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Arizona

Refusal to Provide Medical Services

ABORTION REFUSAL LAW

To whom does the refusal law apply? Hospitals, pharmacies, medical facilities, and health-care professionals and any employees of hospitals, pharmacies, medical facilities, or health-care professionals who object in writing to abortion services.

What does the refusal law allow? No hospitals, pharmacies, medical facilities, or health-care professionals, or employees of hospitals, pharmacies, medical facilities, or health-care professionals, who object in writing, may be required to participate in or facilitate medical or surgical procedures that result in an abortion. In addition, no hospital may be required to admit a woman for the purpose of providing abortion care.

Does the law require the refusing individual or entity to notify the persons affected? No.

Are there circumstances under which a refusal law may not be exercised? No.

Does the law require the refusing individual or entity to provide medically and factually accurate information or provide a referral for abortion services? No.

Does the law provide a mechanism for women to otherwise obtain specific reproductive health services, information, or referrals if an individual and/or entity exercises a refusal law? No.

Ariz. Rev. Stat. Ann. § 36-2151 (Enacted 1973; Last Amended 2003).  Ariz. Rev. State. Ann. § 36-2154 (Enacted 2009).

In April 2010, in Planned Parenthood Arizona, Inc. v. Goddard, a state superior court reaffirmed its September 2009 injunction that blocks the portion of Arizona's abortion refusal law enacted in 2009.  Planned Parenthood Arizona, Inc. v. Goddard, CV 2009-029110 (Ariz. Super. Ct. Apr. 27, 2010) (order extending injunction).  The 2009 law expanded the state's abortion refusal rights to allow hospitals to refuse to provide abortion services and to specify that providers may not be required to facilitate the provision of abortion services.  The 1973 refusal law remains in place. In August 2011, the state appellate court ruled the 2009 refusal provisions constitutional and enforceable.  Planned Parenthood Arizona, Inc. v. American Association of Pro-Life Obstetricians and Gynecologists, CV 09-0748 & CV 10-0274 (Consolidated) (Ariz. Ct. of Appeals, Aug. 11, 2011) (order).

 

CONTRACEPTION REFUSAL LAW

To whom does the refusal law apply? Hospitals, pharmacies, medical facilities, and health-care professionals and any employees of hospitals, pharmacies, or health-care professionals who object in writing to contraception.

What does the refusal law allow? No hospitals, pharmacies, medical facilities, or health-care professionals, or employees of hospitals, pharmacies, or health-care professionals, who object in writing, may be required to participate in or facilitate the provision of contraception.

Does the law require the refusing individual or entity to notify the persons affected? No.

Are there circumstances under which a refusal law may not be exercised? No.

Does the law require the refusing individual or entity to provide medically and factually accurate information or provide a referral for abortion services? No.

Does the law provide a mechanism for women to otherwise obtain specific reproductive-health services, information, or referrals if an individual and/or entity exercises a refusal law? No.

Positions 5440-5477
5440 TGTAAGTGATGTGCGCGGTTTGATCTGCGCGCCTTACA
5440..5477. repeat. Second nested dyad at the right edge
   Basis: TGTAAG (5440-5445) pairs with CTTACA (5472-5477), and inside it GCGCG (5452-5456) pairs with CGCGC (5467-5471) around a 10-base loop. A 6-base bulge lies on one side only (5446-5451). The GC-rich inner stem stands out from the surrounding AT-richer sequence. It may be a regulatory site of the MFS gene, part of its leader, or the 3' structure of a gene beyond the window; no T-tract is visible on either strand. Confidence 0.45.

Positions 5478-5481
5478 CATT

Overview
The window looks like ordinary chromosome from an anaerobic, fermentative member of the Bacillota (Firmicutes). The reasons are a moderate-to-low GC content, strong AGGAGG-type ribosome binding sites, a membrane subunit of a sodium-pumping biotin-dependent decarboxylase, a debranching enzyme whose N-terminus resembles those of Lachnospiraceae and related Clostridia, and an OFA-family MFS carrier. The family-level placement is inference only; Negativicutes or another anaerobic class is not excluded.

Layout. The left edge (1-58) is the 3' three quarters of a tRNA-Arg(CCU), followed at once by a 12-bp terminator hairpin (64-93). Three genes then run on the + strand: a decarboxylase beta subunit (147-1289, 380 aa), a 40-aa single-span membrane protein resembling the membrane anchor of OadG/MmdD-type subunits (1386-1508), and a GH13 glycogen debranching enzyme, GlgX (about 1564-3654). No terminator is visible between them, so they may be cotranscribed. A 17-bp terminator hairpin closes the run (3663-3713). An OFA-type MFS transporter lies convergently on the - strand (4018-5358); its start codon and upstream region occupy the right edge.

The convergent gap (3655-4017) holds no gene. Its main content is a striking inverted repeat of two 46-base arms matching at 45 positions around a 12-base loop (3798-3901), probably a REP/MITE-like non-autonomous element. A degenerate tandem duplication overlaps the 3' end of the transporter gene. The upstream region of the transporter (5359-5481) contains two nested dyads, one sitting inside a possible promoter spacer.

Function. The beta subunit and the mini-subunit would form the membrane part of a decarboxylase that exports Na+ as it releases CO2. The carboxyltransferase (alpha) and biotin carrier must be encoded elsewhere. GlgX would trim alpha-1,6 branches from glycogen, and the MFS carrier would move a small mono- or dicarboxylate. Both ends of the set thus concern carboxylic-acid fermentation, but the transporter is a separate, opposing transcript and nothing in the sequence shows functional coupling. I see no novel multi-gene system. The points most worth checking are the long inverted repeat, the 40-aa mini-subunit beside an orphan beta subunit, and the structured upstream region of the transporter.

Ariz. Rev. State. Ann. § 36-2154 (Enacted 2009).

In April 2010, in Planned Parenthood Arizona, Inc. v. Goddard, a state superior court reaffirmed its September 2009 injunction that blocks Arizona's contraception refusal law.  Planned Parenthood Arizona, Inc. v. Goddard, CV 2009-029110 (Ariz. Super. Ct. Apr. 27, 2010) (order extending injunction). In August 2011, the state appellate court ruled the contraception refusal provision constitutional and enforceable.  Planned Parenthood Arizona, Inc. v. American Association of Pro-Life Obstetricians and Gynecologists, CV 09-0748 & CV 10-0274 (Consolidated) (Ariz. Ct. of Appeals, Aug. 11, 2011) (order).
 


INSURANCE COVERAGE FOR CONTRACEPTION REFUSAL LAW

Although Arizona law requires health-insurance plans that cover prescription medication to provide equitable coverage for contraception, certain employers and/or insurers may require that their plans exclude coverage for contraception.

To whom does the refusal law apply? Religiously affiliated employers (defined as nonprofits that primarily employ and serve people who share their religious tenants) or organizations whose articles of incorporation state that they are a religiously motived organization and whose religious beliefs are central to the organization's operating principles.

What does the refusal law allow? Religiously affiliated employers may refuse to cover contraceptives in their health plans.
Is this refusal law overbroad, jeopardizing insurance coverage for contraception for women? Yes.  This broad refusal clause inappropriately includes entities that operate in the public sphere, employ people of different faiths, and serve people of all faiths.

Must the refusal be in writing? Yes. The religiously affiliated employer must file with the issuer a written affidavit stating its objection.


Does the law require the refusing entity to notify the persons affected?
No.

Are there circumstances under which a refusal law may not be exercised? Yes. A refusal law may not be used to exclude coverage for prescription contraceptive methods ordered for reasons other than pregnancy prevention.

Does the law provide a mechanism for women to obtain contraceptive coverage if their employer exercises a refusal law? No.

Ariz. Rev. Stat. Ann. §§ 20-1057.08, -826, -1402, -1404, -2329 (Enacted 2002, Amended 2012).




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